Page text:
You can always enable root, boot in single user and remove the files from there. A Time Machine backup consists of your files and a lot of symlinks. Remember to turn Time Machine off while doing all this. Also check some of the advice given in Scott’s answer.

As a side note, I suggest you try Apple’s Dedicated StackExchange site next time.

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operation not allowed. already have root enabled, ehcen why I sudo into commands. does not work. – cappuccino Sep 24 '10 at 12:38
But did you log AS root. In that case sudo won’t be necessary. That’s the idea of enabling root in the first place. Sudo doesn’t transform you into root, it elevates your privileges. Enable root, logoff, login as root (it should appear in the Login Screen) and try the rm -rf command without sudo. Beware, under root you can make nasty mistakes and bring your whole OS down to its knees. – Martín Marconcini Sep 24 '10 at 23:48

I suspect that maybe a system immutable or user immutable flag has been set on the backup. That can interfere even when using root. I can't try to nuke a backup just to find out, unfortunately.

Check out the man page for chflags

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The easiest way to do this is add any drive that Time Machine backs up to the exclusion list in System Preferences -> Time Machine -> Options. Then, on the next backup, anything in the exclusion list would not be backed up and any existing backups of excluded folders would be deleted. Since this includes everything, then everything would be deleted.

The main reason that rm does not work is because it doesn't recognize hard links on folders, which Time Machine uses extensively for its backups.

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I believe I have discovered an important detail (and a bug) that is relevant to using the Time Machine GUI to do this. Although several of the above solutions may well work, you might find it easier to proceed this way:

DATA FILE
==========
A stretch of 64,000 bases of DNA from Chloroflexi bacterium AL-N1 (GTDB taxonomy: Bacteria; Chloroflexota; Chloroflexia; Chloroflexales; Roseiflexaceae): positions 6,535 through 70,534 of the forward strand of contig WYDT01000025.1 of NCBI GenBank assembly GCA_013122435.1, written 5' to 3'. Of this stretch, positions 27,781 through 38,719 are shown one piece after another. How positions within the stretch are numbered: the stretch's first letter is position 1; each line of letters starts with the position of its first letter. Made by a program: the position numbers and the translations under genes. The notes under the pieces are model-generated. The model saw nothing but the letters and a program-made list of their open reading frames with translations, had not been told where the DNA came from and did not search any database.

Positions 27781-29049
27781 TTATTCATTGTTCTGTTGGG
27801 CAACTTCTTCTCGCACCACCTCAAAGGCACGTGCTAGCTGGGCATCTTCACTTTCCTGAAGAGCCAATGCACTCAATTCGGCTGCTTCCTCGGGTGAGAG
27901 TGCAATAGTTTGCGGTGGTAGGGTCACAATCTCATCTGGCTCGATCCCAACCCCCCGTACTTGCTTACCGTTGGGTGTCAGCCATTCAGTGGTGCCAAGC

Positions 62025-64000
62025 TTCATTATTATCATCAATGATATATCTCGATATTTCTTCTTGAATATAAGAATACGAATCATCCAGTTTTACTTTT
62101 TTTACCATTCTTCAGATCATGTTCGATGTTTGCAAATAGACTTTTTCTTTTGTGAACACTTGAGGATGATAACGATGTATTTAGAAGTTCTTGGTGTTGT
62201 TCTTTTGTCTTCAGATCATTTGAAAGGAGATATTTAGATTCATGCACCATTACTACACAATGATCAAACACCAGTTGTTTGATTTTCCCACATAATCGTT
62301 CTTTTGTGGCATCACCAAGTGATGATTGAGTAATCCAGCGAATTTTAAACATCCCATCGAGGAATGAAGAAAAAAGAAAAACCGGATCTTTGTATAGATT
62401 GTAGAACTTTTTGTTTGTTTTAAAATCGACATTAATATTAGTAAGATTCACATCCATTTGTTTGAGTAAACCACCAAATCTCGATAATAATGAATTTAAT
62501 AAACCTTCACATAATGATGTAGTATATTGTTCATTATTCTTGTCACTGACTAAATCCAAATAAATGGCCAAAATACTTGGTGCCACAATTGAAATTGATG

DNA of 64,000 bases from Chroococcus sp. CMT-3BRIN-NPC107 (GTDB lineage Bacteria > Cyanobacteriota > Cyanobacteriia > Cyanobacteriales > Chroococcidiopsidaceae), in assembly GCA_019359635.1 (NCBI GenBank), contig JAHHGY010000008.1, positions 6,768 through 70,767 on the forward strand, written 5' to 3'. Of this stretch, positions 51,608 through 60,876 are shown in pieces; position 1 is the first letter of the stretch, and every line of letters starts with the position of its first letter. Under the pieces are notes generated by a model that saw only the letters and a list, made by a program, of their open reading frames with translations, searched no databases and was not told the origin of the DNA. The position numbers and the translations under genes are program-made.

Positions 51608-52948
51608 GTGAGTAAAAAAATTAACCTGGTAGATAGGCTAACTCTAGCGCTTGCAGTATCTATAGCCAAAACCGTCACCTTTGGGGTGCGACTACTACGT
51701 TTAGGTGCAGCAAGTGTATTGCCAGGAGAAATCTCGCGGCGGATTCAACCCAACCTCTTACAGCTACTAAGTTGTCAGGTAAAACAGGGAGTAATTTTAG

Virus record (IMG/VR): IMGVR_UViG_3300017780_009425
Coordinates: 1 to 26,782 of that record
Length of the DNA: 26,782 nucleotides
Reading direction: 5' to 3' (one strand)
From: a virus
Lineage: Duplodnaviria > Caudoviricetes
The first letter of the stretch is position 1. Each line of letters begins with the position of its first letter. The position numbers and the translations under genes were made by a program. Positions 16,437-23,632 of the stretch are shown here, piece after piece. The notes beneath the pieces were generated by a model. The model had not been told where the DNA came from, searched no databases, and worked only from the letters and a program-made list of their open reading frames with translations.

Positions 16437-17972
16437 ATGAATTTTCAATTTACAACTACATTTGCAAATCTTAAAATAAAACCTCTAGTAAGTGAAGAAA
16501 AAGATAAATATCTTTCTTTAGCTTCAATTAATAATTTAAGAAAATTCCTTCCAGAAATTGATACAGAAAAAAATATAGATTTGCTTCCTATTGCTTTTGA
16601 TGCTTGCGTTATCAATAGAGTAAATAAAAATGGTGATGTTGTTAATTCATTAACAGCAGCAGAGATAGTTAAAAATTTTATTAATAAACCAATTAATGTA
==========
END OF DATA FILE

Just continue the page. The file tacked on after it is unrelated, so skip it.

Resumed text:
First, and this is important, open a Finder window (you can get there later, but it's more convenient to do it this way) and navigate to a point where the drive whose backup you want to delete is showing in the MAIN FINDER WINDOW -- not the sidebar. This usually involves clicking on your computer's name in the side bar, if it is displayed, or alternatively clicking on a drive and then using Cmd-UpArrow to go to the next higher level.

Choose "Enter Time Machine" from the Finder Menu Bar, and RightClick (Ctrl-Click) on the drive whose backups you would remove . . . if you've excluded the drive from current backups, you'll need to navigate "back in time" to a point where it shows up . . . then select the option to "Remove All Backups" and confirm in the subsequent dialog -- you will probably need to authenticate with your Admin credentials.

The bug: If you RightClick on the drive whose backups you wish to remove in the Side Bar, "Remove All Backups" is offered as a choice (not grayed out), but it does nothing when you click it.

Hope this helps -- I just got back 600 Gbytes on may Backup drive that had been taken up by the inadvertent backup of a "scratch" volume.

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First, I turned off Time Machine. Then I moved the backupsDb folder (whatever it's called) to the trash. When I tried to empty the trash normally, it did not work. But when I held down the option key and clicked the empty trash button, it worked. I guess when you hold down the Option key and select "Empty trash," you can delete all items in the trash, including locked items.

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If nothing else works...

Download a Linux Live CD, burn it to a CD ROM, boot from it.

From there, rm -rf should work. (It worked for me when I couldn't format a disk on Mac OS X because it said "Device busy" even with root privileges.)

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One thing you could try is to partition the drive temporarily using Disk Utility, as long as you can copy the desired content onto the new partition, you should then be able to delete/ reformat the Time Machine partition.

Partitions don't stop you using all your drives space, and I use iPartiton which allows hot repartitioning.